The list below of pregnancy wardrobe staples is not only from my experience from being pregnant, but complied after speaking to several other women who had been pregnant. This list of wardrobe staples when you're pregnant will give any woman who is expecting a simple, stylish wardrobe that should have her ready for most any situation that comes her way.
Pregnancy Wardrobe Staples
The Not-so Little Black Dress
For pregnant women, I highly recommend the wrap style of dress. It is terribly flattering for the figure, it is usually of a really comfy non-itchy fabric like matte jersey, silk knit or a poly blend and it is versatile. A three-quarter sleeve length will work in almost every season – if you are in a warmer climate a flutter-sleeve or short puffed sleeve will keep you cool while flattering your softer shape. Add tall boots and a camisole for work, wear it with pumps for a wedding, pair with leggings and flats for the weekend.
The dress doesn’t have to be black, but black is more likely to look dressy if a wedding or evening event ends up on your social calendar. If you know in the upcoming months you won’t have such an affair, another dark solid color (chocolate, indigo, blackberry, charcoal) can be quite versatile. Use accessories like necklaces, scarves and camisoles to add color and interest to the dress. It’s better to keep basics like these solid so they are less memorable – easier to wear more often without looking as though you have a tiny wardrobe.
Black Knit Pants
Why do maternity fashion designers try to dress pregnant women in stiff chino? It’s not comfortable, it creases, it shrinks, it collects lint. If a maternity clothing line isn’t trying to get a pregnant woman to wear chino, it’s trying to get her to wear cheap polyester. Well if you search enough, you can find some pretty fantastic knit trousers out there that are worthy of the workplace but feel as great as your yoga pants.
Ponte de Roma fabric (also known as ponte) is a pregnant woman’s best friend. This fabric is a heavyweight, tightly-woven knit that has a refined finish. It stretches like regular cotton knit, but due to its weight and finish, it looks totally appropriate for the workplace and can dress up for dinner or a party. I found ponte maternity pants at Target and Old Navy but have seen them at many other retailers since my pregnant days. The ones I had were fashioned with a wide waistband similar to yoga pants – this kept the trousers comfortable through all trimesters, and the waist was nearly invisible under fitted tops. If you find a pair, buy in bulk. Have a pair for now, and then two pairs that are slightly longer (if possible) for your last trimester. My Target ones were too long and I kept putting off hemming them and was glad because come the end of the last trimester they were the only pants that were truly long enough for me. And by the end of that third trimester (and the first few weeks postpartum) I practically lived in those ponte pants (I even wore them home from the hospital after delivering Emerson).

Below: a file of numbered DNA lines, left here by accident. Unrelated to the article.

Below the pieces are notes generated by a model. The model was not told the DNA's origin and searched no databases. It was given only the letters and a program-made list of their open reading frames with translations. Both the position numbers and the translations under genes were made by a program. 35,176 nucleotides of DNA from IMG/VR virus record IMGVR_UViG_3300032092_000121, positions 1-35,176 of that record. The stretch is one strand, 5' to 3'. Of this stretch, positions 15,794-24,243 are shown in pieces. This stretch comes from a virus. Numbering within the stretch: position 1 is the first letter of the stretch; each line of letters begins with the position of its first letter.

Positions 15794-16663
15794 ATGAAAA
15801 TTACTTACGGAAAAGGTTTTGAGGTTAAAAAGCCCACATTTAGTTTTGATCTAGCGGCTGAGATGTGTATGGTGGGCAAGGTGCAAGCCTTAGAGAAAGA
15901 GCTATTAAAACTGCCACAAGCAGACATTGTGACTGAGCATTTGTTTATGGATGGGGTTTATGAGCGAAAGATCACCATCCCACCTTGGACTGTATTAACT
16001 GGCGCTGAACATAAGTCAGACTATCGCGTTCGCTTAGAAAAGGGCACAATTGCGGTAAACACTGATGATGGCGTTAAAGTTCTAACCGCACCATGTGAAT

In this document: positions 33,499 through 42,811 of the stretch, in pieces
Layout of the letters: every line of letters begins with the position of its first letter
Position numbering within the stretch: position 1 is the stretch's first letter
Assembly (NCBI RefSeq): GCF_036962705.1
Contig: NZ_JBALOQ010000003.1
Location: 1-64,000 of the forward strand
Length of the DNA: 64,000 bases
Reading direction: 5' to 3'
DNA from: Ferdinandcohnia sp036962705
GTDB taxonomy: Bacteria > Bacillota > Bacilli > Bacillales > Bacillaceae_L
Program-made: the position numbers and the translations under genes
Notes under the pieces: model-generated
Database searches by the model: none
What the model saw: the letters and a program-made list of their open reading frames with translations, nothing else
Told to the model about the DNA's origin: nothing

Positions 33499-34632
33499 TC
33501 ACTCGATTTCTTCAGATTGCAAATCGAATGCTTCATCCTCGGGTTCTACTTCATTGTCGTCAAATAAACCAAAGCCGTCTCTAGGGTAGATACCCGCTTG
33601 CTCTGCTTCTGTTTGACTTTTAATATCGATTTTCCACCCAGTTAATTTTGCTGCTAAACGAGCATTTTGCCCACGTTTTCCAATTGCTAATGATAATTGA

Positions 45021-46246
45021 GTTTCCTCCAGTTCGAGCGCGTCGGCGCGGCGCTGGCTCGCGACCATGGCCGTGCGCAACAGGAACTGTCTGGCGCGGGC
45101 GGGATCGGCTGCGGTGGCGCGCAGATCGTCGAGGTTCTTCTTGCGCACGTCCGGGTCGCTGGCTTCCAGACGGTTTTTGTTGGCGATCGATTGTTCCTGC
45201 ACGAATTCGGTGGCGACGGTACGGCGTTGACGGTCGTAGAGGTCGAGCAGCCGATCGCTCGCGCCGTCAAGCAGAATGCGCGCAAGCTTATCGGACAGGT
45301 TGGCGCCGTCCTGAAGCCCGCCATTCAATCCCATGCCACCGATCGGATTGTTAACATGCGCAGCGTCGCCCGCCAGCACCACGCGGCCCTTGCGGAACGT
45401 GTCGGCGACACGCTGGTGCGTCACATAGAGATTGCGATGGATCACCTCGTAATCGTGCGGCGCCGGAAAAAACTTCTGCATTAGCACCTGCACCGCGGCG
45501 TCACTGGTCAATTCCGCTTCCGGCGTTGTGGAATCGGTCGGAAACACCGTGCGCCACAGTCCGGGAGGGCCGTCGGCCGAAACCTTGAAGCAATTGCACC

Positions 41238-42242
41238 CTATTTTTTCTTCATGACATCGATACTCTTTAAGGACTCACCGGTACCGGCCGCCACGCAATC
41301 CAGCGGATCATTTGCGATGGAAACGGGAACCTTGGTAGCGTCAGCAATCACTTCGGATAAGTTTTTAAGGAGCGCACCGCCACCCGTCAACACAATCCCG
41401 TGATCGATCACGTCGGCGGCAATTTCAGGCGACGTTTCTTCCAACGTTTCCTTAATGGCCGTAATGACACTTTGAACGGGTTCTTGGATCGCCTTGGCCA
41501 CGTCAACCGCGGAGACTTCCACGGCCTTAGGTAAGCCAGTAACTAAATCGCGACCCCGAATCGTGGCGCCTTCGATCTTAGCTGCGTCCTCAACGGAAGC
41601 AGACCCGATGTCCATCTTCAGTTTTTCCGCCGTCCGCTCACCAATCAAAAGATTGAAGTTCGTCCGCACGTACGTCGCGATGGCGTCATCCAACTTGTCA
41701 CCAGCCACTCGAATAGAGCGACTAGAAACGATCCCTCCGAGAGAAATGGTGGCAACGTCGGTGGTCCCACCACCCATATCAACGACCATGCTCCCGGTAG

A Casual Cardigan
If you’re pregnant in fall and winter, this can be a sweater coat or swingy chunky cardigan. If you are due in the summer, you may want a lighter weight piece. A solid color, and a color you adore is a great choice. I had one in hot pink that not only coordinated with a few of my print pieces in my closet, but also made me look and feel happy and refreshed.
Pregnant women are hot one moment, and chilly another. Often times coats seem to be way too bulky and heavy for an expectant woman. Cardigans are a great way to have that extra layer to keep you comfortable, but can easily be tucked in a bag if you get hot.
Cardigans are also a great way to change the look of your maternity wardrobe basics. It can be paired with a tank or knit top for the weekend, with your black trousers for work. Put over a dress for a completely different silhouette. I also often tied my cardigan around my shoulders for a preppy look that also balanced out my bottom-heavy frame.
A basic cotton or wool knit is a great choice – I had a fine-gauge cotton one from Ann Taylor LOFT that had a jewel neckline and simple buttons. It laundered well, was simple enough that it could be versatile, and didn’t scream maternity. Similar ones can be found at most any maternity fashion retailer – steer clear of too many decorations and embellishments – a simple cardigan will get you more miles of wear and will be more likely to look stylish if you keep it for a future pregnancy (or if you hand it down to a pregnant friend or relative).
A Dressy Cardigan or Soft-structured Jacket
This is a cover-up that is a bit more refined. It may be a cardigan with pave or pearl buttons, or even a jacket out of ponte or boiled wool. Something that isn’t structured, isn’t lined, but can make a pair of pants and a knit top look a bit more professional or sophisticated. Paired with jeans and a tank, it still can look great for the mall or brunch with your gal pals.
I had a collarless jacket out of ponte that was not maternity. I bought it before pregnant from the Banana Republic Outlet, but it worked up until the end of the last trimester. It made basic knit tops and my ponte pants suddenly look appropriate for a work meeting. I also would toss this jacket over my maternity dresses to look a bit more professional, or to ward off chill on cooler fall days. I was a pregnant person who got hot easily, and I can remember using this jacket as my fall coat – I would loop a pashmina or scarf around my neck to cover my front and the ponte jacket would keep my arms and back warm enough for my comfort level.
Jeans for the Second Trimester
Your belly won’t be the only thing that is different in the latter part of your pregnancy. I found that jeans I ADORED in the first several weeks of having a bump I despised in the third trimester. You may like a demi belly band, and now you love a secret fit; before you may have liked the maternity panel and now you like the jeans that don’t have any stretch and just sit under the stomach. And really… you won’t know until you get closer to that time. So buy yourself a pair or two of well-fitting jeans now, and have a fund ready for the ones you will need in a couple of months.